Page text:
A Florida assignment-of-benefits bill with the potential to set a difficult precedent for the the collision repair industry appears to be effectively dead in the Senate and House, a situation bemoaned by insurers on Friday.
The bill would allow insurers to block policyholders from transferring benefits to third parties altogether. It was meant to target water damage contractors, but the auto body industry would seem to be affected by the implications of opening that door.
“This bill could impact collision repair shops, auto glass shops, plumbers and more,” Don Munro of Tampa, Fla.-based Auto Glass Appraisal Services told glassBYTES. “If there is a disagreement over the bill, the insurance company or auto glass shop can invoke appraisal. The assignment of benefits also allows shops to go to litigation or arbitration with insurers.”
But the Legislature is about to end, and the Senate version of the bill, SB 1064, wasn’t considered April 15 despite being scheduled by the Judiciary Committee, and the House version, HB 669, has been sent to the Regulatory Affairs Committee but not scheduled. Neither committee has any more meetings this session, which ends April 24, and bills don’t carry over to next session, according to Multistate Associates.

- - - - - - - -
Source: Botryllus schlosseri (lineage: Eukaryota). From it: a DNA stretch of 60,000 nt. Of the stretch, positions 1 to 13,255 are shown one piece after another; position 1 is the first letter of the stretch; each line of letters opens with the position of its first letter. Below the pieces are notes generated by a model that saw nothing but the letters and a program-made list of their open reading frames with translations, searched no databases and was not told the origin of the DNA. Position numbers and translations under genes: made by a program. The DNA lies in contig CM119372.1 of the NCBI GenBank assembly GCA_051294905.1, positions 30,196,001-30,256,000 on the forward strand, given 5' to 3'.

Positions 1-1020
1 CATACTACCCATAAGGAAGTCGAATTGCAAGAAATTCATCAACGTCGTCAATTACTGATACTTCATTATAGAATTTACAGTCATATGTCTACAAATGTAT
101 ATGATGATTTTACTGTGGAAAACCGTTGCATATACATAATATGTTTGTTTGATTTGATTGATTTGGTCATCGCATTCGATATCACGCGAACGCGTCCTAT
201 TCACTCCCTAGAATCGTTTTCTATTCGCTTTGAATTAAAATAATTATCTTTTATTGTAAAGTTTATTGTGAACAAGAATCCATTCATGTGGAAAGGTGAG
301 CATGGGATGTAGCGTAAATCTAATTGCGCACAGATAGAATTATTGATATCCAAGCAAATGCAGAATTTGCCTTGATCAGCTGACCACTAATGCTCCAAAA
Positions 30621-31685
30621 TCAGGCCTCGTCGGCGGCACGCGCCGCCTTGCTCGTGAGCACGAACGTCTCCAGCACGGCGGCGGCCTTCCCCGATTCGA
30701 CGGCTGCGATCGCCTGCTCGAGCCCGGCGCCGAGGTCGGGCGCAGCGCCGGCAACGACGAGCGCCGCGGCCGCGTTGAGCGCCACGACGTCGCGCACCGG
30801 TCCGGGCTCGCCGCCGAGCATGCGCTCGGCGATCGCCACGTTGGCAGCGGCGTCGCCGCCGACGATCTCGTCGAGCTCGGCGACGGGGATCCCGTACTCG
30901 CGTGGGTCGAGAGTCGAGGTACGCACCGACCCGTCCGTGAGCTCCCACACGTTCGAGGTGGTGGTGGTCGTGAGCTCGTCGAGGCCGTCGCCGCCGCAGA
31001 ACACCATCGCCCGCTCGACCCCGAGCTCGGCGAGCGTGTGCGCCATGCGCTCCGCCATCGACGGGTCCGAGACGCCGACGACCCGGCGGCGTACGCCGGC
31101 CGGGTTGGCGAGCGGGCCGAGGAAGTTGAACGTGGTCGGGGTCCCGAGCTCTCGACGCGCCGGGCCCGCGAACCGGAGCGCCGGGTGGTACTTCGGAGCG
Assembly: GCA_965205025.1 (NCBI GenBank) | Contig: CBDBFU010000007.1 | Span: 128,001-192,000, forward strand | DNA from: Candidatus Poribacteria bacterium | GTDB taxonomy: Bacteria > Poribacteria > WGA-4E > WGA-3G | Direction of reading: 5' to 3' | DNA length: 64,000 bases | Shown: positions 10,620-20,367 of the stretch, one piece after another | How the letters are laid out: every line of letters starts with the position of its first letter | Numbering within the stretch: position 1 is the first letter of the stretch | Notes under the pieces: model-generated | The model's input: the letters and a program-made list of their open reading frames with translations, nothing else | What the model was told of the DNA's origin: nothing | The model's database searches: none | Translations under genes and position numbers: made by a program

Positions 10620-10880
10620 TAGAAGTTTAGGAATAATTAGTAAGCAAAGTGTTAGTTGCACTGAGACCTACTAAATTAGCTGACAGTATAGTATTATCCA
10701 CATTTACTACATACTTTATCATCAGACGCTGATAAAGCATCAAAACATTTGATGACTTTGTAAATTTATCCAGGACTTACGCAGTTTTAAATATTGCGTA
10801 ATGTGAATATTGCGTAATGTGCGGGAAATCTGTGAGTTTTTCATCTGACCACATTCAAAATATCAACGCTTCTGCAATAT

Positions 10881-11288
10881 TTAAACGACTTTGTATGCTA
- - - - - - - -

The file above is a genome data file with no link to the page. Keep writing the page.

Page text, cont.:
On Friday, the Florida Property & Casualty Association called the fight over in a news release titled in part, “Clock Runs Out on Florida Legislature to Help Protect Homeowners from Out-of-Control Contractors and Plaintiff Lawyers.”
“The FPCA’s member companies are calling on the legislature to not let this problem fester, but meet the challenge head-on and put an end to these abusive practices that are harming consumers and raising insurance rates,” association Executive Director William Stander said in a statement.
Right now, the law states that any policyholder can “assign” claim benefits to a third party unless it’s prohibited by a contract with an insurer, and such restrictions have been supported by the Florida Supreme Court. However, the Florida Supreme Court has also held that those prohibitions are only enforceable before a loss happens, according to a bill analysis for the Florida Senate. Senate and House analyses both observed that the assignments are common with health insurance; they didn’t mention auto insurance.
Florida Property & Casualty Association, April 17, 2015
Featured image: The Florida Capitol. (Aneese/iStock/Thinkstock)